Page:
The 65-radiologist Austin Radiological Association is well known for its robust information technology deployment throughout central Texas. Nonetheless, the practice’s billing department, which billed close to a million procedures last year, was awash in the same paper that plagues smaller, less sophisticated practices. Enter Laura Casey, business office director, who partnered with CIO R. Todd Thomas, and a team that included representatives from both departments, to design and write software architecture for an automated billing process that eliminated processing paper.
Using an HL-7 interface engine, a document scanning application that can retrieve text from a document and export that data into a database, and an in-house software engineer, Casey, Thomas, and team devised the new process over a period of a year. And after an initial two-month testing period, the results are very promising. Review of the initial automated charge transactions indicates the practice is within one percentage point of the previous year’s collection rate, claims and patient statements are accurate, and the billing staff has been reduced by 75%.
To fully appreciate the achievement of the new system, it is important to review the former process. “The old process was all about managing our paper radiology reports and patient demographic sheets,” Casey explains. “We would touch each radiology report approximately six times to manually key demographics and charge transactions into the billing system. We organized the paper into batches by date of service and facility. Understanding that an entire hospital’s date of service does not arrive to our facility on the same day, but trickles in over a period of a week or so, we had to organize the paper into batches by date of service and facility and then wait until we thought we had everything for that day. Our next step, to ensure proper 76 and 77 modifier coding, was to alphabetize the batch by patient name.
“The sorted and alphabetized batch was then reviewed by a coder and coded the old-fashioned way; taking the pen to the paper. Once the coder completed a batch it would head back to the same group of people who sorted and alphabetized it. They would log onto a hospital browser, find the demographics appropriate for that exam, and create more paper by printing the face sheet from the browser. Finally the batch would move on to a person who would enter the data into our billing system. From that point the billing system ensured the claim was on its way to the payor.”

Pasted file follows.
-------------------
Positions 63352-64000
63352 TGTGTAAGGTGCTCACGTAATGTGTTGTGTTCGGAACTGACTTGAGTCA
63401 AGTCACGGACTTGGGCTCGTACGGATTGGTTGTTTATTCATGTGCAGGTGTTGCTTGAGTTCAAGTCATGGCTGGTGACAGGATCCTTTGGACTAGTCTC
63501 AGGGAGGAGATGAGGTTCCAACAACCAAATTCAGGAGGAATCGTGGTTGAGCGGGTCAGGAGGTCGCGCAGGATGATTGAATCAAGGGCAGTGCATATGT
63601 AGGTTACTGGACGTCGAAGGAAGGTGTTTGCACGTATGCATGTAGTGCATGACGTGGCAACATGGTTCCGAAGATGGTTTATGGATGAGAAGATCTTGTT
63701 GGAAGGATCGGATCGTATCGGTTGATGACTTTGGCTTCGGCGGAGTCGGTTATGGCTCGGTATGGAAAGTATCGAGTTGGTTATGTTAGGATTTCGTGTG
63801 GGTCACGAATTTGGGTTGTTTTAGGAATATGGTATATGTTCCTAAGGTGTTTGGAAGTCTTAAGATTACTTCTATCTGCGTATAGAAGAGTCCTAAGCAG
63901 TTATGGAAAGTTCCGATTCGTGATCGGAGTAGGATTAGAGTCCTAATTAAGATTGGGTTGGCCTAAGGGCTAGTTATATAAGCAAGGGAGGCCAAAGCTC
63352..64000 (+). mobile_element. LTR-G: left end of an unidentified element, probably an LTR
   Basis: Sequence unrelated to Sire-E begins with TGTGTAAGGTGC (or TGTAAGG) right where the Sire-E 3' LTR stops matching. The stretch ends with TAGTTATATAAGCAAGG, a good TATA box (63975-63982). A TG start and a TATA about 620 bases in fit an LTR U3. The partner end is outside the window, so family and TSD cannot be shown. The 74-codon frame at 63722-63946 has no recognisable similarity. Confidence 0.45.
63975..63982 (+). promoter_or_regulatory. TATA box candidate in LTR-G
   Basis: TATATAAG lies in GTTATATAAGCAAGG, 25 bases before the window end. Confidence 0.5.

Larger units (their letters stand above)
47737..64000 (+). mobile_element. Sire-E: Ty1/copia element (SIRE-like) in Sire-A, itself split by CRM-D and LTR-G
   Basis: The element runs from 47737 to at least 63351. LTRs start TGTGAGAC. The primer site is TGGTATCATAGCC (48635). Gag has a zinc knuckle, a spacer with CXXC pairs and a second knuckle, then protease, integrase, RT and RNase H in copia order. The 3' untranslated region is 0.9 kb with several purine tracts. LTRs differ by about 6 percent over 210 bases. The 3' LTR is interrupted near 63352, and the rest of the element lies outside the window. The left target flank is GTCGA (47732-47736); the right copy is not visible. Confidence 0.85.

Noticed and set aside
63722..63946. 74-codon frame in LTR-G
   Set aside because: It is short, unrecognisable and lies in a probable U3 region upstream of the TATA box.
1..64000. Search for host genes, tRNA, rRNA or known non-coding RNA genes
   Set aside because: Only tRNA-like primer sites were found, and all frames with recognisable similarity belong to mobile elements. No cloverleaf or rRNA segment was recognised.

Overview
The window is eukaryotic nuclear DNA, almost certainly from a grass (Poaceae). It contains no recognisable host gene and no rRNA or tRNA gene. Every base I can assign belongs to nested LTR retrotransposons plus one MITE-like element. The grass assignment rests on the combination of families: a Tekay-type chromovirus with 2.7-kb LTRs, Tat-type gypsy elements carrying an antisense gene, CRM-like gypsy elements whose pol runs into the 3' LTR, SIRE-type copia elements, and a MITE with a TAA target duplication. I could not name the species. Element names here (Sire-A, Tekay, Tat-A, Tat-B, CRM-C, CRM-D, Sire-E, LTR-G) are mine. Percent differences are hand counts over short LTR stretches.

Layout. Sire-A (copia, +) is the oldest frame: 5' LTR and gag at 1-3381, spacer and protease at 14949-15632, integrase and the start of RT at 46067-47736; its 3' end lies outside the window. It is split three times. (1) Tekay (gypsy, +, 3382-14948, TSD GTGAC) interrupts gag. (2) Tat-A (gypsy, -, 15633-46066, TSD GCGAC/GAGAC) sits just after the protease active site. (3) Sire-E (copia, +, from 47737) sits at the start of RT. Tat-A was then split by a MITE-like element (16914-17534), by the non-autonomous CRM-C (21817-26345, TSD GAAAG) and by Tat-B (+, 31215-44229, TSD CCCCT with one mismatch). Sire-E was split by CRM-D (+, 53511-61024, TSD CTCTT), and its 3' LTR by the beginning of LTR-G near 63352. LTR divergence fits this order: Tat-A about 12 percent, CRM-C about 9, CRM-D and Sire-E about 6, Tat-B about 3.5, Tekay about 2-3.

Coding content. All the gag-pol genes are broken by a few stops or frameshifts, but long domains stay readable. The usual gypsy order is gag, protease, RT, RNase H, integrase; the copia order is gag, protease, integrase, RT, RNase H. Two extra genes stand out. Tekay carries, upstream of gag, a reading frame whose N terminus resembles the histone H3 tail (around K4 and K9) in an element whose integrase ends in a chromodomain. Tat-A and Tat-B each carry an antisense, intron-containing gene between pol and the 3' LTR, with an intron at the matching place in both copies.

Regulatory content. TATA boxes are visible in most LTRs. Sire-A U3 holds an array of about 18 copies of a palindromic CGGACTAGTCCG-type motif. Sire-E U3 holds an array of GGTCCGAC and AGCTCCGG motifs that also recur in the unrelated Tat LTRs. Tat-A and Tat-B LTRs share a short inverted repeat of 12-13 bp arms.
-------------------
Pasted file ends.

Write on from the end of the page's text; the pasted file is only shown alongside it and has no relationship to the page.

“It took 20 people to create charges and update accounts last year,” continues Casey. “Another challenge rested with not knowing what was lost or missing. It was really hard to know what we were missing. We created a missing process, where we compared our billing data quarterly to the hospital’s data to learn which reports had and fallen prey to paper jams, empty toner cartridges, or lost faxes. Our missing process unearthed many lost pieces of paper, and it was effective. However, when we received our new-found missing reports, we had to process the paper through all that the steps I just described.”
Clearly, the manual system was cumbersome, with many potential failure points along the way. “The real pain point for us was getting the charges into the system,” Casey notes. “We knew we’d have to continue coding them manually, and chose not to automate the coding process with coding software, because the larger cost burden resided with all of the people sorting the paper, printing the demographics and then finally performing the data entry.
ARA’s goal was to reduce all of that effort, and to do it in such a way that would be scalable. The practice had served Austin since 1954, and wanted to maintain the same high level of customer service as it grows along with the thriving city. So, the question, according to Casey, was this: “How do we bill more accurately and timely without incrementally adding the most expensive cost to the equation: people?”
When discussions began internally about creating an informatics-based fix, Thomas happened to be looking at an HL-7 interface for another project he was working on. So Thomas assigned one of three staff software developers, and provided him with the HL-7 interface engine and another product called Captiva, an application owned by EMC that is able to scan text the off documents and faxes and export that data into a data base.
“Technically, we had to marry the two pieces of the puzzle,”